Celebrating the Life of Jim Fries and His Commitment to Improving Health

Finding your passion is critical to having impact in the short time each of us is given here on earth. Jim Fries, MD, found his passion on a mountain in Nepal in 1987, and he devoted the rest of his life to pursuing it and ensuring it would live on beyond him. Jim, who lived an incredible life, passed away last week after an extended illness. He and his wife Sarah, who passed away in 2017, leave behind a legacy that will continue having impact on the world of health and health education.

To build on their passion, Jim and Sarah created two prestigious awards—the Fries Prize for Improving Health and the Elizabeth Fries Health Education Award—to honor, encourage and reward those who tirelessly strive to make the world a healthier place.

Jim came up with the idea for a Nobel-like prize for health in a 1987 ascent of Nepal’s Makalu—one of the world’s highest peaks—when he became trapped in a severe snowstorm that threatened the lives of those in his entourage. Following that experience, Jim returned home and worked with Sarah to establish a foundation to support prizes for health. The Fries Prize for Improving Health and the Elizabeth Fries Health Education Award, named in memory of Sarah and Jim’s daughter, have been awarded annually since 1992.

Over the years, Jim and the prize jury that he and Sarah put together ensured that the Fries awards have been presented to dedicated and impactful health professionals who have done the greatest good for the greatest number of people. This includes former U.S. Surgeon General and CDC Director David Satcher, MD, PhD, who received this year’s award for his work to eliminate health disparities. The Elizabeth Fries Health Education Award has been presented to luminaries in the field of health education, including this year’s recipient Spero Manson, PhD, a leading authority on American Indian and Alaska Native health.

Jim’s legacy resonates beyond the Fries awards as well. He served for many years as a professor of medicine at Stanford University.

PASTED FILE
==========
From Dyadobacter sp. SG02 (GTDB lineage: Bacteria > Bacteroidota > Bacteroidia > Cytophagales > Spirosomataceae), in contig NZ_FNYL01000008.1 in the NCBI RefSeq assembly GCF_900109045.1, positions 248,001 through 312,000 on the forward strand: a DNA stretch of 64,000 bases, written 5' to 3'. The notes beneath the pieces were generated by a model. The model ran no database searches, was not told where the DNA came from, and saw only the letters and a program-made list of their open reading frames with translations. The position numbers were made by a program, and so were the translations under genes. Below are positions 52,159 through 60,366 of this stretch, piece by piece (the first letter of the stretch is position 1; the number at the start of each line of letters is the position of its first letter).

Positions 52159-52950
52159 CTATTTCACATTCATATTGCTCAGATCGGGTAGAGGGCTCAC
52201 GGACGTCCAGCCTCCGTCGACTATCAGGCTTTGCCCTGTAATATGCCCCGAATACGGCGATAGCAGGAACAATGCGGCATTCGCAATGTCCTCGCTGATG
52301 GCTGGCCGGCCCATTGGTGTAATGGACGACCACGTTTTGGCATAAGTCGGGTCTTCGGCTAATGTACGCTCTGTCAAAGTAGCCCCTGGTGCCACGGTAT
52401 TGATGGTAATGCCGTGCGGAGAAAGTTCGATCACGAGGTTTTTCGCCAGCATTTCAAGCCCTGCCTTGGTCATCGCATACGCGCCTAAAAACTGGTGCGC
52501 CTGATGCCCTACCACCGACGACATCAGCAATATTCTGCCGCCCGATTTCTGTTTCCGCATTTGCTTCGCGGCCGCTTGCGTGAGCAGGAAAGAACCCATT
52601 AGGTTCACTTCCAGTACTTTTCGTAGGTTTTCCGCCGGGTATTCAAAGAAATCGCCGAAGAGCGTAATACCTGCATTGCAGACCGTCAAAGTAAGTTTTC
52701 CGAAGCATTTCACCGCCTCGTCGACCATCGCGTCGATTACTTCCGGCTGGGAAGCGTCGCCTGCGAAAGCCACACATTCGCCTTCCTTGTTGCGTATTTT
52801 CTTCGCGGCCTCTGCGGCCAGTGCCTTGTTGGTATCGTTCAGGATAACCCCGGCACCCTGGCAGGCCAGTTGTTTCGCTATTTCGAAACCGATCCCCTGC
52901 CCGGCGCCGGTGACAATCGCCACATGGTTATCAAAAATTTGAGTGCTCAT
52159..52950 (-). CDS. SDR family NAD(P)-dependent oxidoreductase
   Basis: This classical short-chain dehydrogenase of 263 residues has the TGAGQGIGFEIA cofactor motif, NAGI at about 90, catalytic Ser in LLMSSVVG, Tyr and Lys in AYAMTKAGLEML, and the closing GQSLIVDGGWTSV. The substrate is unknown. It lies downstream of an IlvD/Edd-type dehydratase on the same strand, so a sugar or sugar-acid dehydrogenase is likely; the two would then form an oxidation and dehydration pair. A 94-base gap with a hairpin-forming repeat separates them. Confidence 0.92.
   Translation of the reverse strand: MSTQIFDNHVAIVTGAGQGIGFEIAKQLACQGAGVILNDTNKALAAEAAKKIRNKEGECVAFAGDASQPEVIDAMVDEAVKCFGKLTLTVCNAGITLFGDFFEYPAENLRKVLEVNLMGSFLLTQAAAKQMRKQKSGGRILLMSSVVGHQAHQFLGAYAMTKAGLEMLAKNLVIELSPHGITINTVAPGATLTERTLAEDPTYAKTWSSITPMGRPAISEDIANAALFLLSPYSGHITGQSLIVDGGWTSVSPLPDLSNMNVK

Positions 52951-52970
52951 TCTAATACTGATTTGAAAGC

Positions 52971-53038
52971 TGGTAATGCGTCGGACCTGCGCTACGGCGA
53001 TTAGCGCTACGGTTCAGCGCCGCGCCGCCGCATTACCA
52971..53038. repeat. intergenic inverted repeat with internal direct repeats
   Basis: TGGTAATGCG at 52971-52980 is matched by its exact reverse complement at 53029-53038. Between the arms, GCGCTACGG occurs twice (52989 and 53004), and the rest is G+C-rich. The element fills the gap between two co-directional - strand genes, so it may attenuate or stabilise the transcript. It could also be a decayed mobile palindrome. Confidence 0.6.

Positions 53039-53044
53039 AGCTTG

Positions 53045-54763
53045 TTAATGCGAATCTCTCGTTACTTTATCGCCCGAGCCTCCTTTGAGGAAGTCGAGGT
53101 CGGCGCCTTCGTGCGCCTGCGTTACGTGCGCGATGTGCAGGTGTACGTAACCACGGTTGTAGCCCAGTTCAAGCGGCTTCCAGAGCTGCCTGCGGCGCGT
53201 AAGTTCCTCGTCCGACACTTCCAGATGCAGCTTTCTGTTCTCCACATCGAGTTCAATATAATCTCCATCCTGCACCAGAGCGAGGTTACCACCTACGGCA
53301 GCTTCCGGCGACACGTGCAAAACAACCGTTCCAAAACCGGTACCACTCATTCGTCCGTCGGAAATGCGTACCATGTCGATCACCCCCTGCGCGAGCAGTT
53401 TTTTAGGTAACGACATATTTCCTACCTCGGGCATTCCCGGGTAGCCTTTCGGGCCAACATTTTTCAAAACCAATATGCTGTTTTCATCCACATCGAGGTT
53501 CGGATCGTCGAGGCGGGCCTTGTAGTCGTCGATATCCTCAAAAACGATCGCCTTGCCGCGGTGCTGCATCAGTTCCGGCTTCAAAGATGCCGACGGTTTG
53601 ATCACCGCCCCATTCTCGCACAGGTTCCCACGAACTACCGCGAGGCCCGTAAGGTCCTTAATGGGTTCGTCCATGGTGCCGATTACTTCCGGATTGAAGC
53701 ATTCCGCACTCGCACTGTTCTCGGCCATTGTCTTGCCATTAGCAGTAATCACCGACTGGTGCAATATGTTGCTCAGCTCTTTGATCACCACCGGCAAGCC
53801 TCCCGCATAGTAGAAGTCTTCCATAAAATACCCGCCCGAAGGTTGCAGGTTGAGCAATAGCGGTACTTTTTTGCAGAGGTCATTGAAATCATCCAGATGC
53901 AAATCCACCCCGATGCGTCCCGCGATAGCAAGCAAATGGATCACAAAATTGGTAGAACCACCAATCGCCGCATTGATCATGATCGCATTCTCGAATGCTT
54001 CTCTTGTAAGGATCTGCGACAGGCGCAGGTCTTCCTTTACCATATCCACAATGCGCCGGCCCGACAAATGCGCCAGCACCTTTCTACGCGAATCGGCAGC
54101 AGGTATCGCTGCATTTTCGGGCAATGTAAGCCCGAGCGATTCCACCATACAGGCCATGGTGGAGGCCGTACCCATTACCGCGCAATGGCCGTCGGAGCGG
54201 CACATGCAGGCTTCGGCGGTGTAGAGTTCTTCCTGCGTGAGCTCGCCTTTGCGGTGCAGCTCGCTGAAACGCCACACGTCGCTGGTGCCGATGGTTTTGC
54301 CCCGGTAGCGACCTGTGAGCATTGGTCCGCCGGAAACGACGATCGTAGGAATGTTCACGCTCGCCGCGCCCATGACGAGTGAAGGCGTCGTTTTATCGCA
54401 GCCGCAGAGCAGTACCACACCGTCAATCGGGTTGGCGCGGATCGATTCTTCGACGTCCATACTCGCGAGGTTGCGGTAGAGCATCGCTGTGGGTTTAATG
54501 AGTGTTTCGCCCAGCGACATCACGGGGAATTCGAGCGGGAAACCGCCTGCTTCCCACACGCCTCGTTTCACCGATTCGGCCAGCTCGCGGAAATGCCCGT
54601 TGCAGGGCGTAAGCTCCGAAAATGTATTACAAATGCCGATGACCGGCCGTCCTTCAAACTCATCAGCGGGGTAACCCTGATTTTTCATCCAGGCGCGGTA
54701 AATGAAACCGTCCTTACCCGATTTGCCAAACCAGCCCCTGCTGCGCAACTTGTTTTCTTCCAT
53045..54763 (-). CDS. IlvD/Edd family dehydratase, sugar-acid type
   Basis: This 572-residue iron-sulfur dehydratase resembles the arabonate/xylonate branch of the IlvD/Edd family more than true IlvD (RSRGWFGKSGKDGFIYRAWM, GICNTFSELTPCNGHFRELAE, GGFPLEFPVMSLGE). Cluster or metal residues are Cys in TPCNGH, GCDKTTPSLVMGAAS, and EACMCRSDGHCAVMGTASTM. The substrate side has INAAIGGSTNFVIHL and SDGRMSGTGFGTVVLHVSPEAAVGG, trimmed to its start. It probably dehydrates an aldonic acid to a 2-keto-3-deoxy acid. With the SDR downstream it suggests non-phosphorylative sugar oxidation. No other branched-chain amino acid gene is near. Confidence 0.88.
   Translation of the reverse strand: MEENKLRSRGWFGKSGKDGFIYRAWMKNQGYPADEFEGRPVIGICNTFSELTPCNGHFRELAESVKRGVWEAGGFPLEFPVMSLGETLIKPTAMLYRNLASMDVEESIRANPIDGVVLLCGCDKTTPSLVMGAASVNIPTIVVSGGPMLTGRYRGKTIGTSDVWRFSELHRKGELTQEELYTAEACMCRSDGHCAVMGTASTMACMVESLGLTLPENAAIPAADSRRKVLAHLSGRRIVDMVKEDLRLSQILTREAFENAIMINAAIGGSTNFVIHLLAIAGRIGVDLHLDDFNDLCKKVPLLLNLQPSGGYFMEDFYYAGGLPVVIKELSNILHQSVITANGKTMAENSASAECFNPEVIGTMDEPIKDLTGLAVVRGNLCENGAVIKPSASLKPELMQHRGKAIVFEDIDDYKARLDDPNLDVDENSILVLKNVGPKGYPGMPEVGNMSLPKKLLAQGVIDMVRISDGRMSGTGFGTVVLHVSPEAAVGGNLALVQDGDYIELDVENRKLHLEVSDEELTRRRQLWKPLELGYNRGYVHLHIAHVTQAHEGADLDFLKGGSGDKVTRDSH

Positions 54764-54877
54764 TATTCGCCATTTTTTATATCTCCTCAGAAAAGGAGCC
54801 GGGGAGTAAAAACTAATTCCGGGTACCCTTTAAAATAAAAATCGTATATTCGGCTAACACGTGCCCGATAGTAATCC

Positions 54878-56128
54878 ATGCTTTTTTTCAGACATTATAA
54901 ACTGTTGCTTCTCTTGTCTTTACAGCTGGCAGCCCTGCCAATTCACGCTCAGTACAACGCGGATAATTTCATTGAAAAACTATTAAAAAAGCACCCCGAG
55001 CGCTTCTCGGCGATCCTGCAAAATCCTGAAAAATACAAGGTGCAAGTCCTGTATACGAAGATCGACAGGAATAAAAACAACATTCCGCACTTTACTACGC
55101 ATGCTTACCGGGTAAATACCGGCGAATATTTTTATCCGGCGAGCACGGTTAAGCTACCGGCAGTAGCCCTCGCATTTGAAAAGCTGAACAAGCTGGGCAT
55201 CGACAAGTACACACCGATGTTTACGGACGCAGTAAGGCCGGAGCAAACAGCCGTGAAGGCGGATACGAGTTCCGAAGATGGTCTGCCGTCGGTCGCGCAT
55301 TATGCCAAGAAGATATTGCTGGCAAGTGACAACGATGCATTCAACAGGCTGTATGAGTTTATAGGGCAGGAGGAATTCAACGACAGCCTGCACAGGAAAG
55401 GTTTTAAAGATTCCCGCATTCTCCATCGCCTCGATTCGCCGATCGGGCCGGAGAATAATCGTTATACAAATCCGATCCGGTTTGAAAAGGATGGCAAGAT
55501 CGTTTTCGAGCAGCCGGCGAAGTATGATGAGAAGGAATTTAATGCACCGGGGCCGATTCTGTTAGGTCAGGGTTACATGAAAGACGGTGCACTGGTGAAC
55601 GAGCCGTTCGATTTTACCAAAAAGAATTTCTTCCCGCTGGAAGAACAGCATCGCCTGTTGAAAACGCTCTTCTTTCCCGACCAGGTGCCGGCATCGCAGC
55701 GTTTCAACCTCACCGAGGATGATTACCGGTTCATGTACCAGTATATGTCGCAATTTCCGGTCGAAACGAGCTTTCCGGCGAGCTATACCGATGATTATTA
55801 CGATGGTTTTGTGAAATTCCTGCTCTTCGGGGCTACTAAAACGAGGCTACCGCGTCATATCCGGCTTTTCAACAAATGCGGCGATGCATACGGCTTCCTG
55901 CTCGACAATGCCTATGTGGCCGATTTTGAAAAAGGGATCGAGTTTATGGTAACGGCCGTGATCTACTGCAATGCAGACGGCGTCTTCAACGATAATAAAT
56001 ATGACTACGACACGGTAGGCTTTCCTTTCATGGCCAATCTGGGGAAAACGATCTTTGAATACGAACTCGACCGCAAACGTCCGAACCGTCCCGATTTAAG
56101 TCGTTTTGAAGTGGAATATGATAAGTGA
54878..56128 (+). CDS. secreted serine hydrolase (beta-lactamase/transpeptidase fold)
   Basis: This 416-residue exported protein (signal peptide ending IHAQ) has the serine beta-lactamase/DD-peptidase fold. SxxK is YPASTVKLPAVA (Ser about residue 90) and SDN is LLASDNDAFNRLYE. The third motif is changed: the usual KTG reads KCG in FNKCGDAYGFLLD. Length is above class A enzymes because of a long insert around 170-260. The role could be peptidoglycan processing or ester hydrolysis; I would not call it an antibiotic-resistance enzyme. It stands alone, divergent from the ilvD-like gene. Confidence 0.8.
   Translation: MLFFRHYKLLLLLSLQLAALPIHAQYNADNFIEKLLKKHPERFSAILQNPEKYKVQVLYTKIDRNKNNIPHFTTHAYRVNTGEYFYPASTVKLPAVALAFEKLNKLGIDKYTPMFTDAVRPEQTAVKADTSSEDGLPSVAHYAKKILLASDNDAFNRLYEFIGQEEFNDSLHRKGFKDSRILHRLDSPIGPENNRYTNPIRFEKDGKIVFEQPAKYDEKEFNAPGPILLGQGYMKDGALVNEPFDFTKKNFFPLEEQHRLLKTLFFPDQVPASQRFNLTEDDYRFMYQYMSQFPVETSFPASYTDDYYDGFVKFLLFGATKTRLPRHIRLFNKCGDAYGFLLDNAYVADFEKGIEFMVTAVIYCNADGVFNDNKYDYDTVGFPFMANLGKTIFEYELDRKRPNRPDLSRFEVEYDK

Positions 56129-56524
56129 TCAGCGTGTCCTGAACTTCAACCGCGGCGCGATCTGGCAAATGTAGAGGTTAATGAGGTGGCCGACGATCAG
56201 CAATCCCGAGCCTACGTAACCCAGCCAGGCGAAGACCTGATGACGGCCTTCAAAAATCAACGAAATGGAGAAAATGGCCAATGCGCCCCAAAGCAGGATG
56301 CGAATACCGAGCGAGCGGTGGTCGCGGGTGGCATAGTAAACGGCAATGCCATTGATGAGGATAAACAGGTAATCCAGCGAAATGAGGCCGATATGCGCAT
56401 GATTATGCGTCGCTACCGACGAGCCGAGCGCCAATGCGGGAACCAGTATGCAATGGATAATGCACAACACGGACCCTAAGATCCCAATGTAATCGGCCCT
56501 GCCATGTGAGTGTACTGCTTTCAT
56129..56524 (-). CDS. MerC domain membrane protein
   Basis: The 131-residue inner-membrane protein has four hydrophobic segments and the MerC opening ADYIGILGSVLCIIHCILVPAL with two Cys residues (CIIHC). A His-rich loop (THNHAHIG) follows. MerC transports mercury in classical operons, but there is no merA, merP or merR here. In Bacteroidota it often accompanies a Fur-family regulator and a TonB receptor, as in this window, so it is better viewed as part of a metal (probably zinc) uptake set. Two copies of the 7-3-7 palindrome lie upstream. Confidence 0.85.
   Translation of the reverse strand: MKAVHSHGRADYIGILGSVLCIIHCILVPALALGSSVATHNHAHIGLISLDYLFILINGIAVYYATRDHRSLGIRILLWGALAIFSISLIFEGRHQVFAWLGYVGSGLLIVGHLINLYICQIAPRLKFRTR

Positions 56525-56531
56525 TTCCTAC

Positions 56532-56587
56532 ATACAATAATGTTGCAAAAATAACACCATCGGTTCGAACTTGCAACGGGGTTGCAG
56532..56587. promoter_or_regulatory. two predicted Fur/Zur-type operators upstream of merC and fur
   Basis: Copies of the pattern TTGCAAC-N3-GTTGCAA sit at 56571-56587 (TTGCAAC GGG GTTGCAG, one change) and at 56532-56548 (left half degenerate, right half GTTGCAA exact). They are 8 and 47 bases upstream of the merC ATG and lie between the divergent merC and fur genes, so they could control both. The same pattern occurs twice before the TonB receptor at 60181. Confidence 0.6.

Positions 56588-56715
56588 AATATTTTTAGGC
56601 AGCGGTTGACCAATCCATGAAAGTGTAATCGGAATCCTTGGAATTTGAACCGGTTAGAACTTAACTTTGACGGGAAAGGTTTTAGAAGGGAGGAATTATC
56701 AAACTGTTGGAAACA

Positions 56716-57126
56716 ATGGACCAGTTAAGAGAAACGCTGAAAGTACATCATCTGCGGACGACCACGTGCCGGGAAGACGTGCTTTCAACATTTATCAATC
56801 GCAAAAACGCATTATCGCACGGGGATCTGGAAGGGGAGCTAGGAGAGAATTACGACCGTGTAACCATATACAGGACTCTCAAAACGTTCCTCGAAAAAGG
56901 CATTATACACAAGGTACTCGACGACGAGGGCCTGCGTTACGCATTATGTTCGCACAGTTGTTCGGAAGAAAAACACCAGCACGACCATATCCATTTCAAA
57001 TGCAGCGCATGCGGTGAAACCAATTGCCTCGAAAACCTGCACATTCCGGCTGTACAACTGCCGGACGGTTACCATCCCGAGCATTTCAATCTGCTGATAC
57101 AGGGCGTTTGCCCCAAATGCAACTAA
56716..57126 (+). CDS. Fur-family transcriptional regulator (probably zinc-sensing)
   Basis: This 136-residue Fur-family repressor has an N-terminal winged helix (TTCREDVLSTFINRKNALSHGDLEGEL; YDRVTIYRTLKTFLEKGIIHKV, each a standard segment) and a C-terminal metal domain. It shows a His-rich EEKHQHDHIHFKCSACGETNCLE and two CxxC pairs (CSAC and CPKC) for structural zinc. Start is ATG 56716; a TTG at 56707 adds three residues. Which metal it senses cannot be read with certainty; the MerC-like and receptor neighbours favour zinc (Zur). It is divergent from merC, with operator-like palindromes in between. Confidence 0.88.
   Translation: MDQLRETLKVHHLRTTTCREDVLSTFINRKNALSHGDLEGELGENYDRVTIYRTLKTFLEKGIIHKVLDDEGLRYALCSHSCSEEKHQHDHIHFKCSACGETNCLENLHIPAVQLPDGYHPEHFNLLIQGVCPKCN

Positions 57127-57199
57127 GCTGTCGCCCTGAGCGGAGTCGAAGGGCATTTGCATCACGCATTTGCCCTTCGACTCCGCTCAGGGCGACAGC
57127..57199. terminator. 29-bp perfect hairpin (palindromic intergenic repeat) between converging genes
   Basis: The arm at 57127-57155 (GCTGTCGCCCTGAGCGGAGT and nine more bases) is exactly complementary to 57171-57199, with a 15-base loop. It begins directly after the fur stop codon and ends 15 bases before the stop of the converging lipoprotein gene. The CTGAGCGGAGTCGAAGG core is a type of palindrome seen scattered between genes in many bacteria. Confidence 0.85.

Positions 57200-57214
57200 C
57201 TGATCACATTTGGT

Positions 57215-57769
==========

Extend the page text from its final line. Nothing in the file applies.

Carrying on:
Jim is nationally and internationally recognized as a leader in conceptualization of strategies to promote healthy aging, behavioral approaches to decrease morbidity, long-term behavioral interventions by randomized clinical trials, and in managing large-scale patient data collection and analysis projects. In 1980, Jim introduced the Compression of Morbidity hypothesis, which has provided the conceptual foundation for health promotion and healthy aging programs.

In addition, Jim established ARAMIS (Arthritis, Rheumatism and Aging Medical Information System) in the 1970s and was its principal investigator for many years. Aramis pioneered the concept for the chronic disease databank. After retiring from Stanford, Jim served as a professor emeritus in the medical school until his death.

Beyond his professional accomplishments, Jim was dedicated to his family, especially his wife Sarah and their children Elizabeth and Greg. Jim and Sarah were always on the go, traveling across the globe together. And, Jim had a keen sense of adventure—running the Boston Marathon and climbing (6) or attempting to climb (1) the highest mountain on each continent were just some of his pursuits.

Our team at the CDC Foundation, which now manages and administers the two Fries awards, is honoring Jim on our website. To offer your own tribute, we invite you to submit a quote about Jim and what he meant to you and the world of health and health education.

On behalf of my colleagues at the CDC Foundation and our board of directors, we celebrate the life and legacy of Jim Fries. Our thoughts are with the Fries family at this time.

Dr. Judy Monroe
Judy Monroe, MD, is president and CEO of the CDC Foundation.